Child Labour, Fertility, and Economic Growth
AbstractThis paper explores the evolution of child labour, fertility and human capital in the process of development. In early stages of development, the economy is in a development trap where child labour is abundant, fertility is high and output per capita is low. Technological progress, however, gradually increases the wage differential between parental and child labour, thereby inducing parents to substitute child education for child labour and reduce fertility. The economy takes off to a sustained growth steady--state equilibrium where child labour is abolished and fertility is low. Prohibition of child labour expedites the transition process and generates a Pareto dominating outcome. Copyright Royal Economic Society 2002
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Bibliographic InfoArticle provided by Royal Economic Society in its journal The Economic Journal.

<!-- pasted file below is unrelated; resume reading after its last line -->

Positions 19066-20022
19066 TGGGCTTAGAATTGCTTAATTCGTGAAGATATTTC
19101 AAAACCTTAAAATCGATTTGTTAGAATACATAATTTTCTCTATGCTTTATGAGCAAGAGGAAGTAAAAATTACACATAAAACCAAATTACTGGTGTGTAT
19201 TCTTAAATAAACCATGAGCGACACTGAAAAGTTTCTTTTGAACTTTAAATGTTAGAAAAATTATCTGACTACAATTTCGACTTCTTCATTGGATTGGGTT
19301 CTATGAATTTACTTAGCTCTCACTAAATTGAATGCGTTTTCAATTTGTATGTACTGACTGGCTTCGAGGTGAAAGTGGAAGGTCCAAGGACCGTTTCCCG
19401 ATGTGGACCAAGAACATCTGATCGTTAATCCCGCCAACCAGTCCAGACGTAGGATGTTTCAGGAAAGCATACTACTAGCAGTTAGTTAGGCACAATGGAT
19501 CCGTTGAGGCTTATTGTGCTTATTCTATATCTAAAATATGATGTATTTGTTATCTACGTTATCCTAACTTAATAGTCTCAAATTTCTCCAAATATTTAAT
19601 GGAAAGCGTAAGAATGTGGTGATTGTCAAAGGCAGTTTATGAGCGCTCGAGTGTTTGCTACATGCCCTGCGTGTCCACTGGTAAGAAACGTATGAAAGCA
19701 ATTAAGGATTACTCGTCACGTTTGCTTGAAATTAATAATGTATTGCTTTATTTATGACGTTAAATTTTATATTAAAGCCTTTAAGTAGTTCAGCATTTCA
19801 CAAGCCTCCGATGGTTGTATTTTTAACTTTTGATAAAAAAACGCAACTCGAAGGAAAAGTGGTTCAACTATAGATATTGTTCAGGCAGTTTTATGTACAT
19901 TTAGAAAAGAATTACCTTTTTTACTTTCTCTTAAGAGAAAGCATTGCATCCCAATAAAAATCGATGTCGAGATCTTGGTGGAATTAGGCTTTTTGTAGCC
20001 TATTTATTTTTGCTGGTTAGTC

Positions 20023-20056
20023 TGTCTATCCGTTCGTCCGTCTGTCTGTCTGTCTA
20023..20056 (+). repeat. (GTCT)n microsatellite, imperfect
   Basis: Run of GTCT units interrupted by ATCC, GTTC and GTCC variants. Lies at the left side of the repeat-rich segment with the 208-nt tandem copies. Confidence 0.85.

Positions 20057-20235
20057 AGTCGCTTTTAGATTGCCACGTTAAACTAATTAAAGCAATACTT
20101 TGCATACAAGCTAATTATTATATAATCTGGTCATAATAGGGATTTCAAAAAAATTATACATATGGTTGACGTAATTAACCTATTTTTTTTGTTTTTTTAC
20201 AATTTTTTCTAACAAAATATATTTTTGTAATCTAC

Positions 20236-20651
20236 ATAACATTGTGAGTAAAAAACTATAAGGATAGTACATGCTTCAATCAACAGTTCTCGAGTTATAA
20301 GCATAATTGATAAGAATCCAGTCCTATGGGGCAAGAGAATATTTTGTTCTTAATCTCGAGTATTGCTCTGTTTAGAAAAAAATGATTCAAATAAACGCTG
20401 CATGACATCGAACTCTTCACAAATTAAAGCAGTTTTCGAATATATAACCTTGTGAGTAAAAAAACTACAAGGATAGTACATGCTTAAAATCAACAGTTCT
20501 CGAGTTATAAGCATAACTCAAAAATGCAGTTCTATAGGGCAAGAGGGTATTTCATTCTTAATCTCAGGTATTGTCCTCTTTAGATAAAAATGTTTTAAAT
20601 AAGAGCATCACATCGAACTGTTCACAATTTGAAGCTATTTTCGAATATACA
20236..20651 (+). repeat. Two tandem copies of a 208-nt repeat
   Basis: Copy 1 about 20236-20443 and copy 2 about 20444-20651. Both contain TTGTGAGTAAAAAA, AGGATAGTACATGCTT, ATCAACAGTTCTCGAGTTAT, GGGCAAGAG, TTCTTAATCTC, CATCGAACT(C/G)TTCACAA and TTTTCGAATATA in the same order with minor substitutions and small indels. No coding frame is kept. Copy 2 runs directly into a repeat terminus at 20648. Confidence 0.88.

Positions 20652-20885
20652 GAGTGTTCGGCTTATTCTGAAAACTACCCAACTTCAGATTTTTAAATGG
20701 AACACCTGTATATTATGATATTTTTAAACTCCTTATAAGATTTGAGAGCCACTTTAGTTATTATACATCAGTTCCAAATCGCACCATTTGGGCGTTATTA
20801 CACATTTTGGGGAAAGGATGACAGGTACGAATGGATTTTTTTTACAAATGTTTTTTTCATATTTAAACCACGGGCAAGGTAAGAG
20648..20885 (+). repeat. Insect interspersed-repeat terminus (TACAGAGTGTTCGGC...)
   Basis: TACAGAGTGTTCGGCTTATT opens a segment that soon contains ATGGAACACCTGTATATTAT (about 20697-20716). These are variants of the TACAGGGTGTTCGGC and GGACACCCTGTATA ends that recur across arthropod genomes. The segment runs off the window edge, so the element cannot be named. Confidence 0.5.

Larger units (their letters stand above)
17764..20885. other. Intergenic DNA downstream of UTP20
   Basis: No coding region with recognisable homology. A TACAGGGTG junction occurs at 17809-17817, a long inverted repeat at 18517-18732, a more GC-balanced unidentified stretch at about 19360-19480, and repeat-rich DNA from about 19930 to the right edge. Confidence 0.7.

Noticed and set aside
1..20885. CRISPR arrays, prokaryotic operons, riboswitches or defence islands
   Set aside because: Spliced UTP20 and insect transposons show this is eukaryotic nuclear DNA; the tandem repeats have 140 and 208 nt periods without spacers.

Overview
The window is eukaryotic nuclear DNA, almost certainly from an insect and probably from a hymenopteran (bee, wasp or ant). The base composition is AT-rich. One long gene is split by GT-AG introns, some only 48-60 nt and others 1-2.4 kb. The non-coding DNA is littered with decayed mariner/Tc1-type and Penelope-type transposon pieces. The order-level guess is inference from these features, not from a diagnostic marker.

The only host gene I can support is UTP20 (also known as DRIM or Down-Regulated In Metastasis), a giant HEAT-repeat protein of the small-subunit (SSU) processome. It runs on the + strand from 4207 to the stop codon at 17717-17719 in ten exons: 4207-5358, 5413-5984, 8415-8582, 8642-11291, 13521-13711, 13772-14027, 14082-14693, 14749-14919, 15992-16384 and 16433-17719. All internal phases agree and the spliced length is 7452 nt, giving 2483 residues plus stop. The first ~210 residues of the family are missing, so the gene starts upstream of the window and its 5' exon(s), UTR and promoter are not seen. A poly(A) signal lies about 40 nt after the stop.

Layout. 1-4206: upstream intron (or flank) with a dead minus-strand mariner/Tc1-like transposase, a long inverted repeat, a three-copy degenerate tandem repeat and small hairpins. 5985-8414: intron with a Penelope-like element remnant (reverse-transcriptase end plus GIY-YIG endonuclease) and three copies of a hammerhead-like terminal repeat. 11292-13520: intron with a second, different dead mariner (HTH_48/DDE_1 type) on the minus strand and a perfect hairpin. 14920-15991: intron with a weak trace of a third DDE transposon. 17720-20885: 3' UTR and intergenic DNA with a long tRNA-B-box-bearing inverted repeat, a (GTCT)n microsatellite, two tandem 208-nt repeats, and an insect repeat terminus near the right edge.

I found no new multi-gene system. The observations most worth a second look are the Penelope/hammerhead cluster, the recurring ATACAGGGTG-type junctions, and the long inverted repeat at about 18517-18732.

Volume (Year): 112 (2002)
Issue (Month): 482 (October)
Other versions of this item:
- J13 - Labor and Demographic Economics - - Demographic Economics - - - Fertility; Family Planning; Child Care; Children; Youth
- J20 - Labor and Demographic Economics - - Demand and Supply of Labor - - - General
- O11 - Economic Development, Technological Change, and Growth - - Economic Development - - - Macroeconomic Analyses of Economic Development
- O40 - Economic Development, Technological Change, and Growth - - Economic Growth and Aggregate Productivity - - - General
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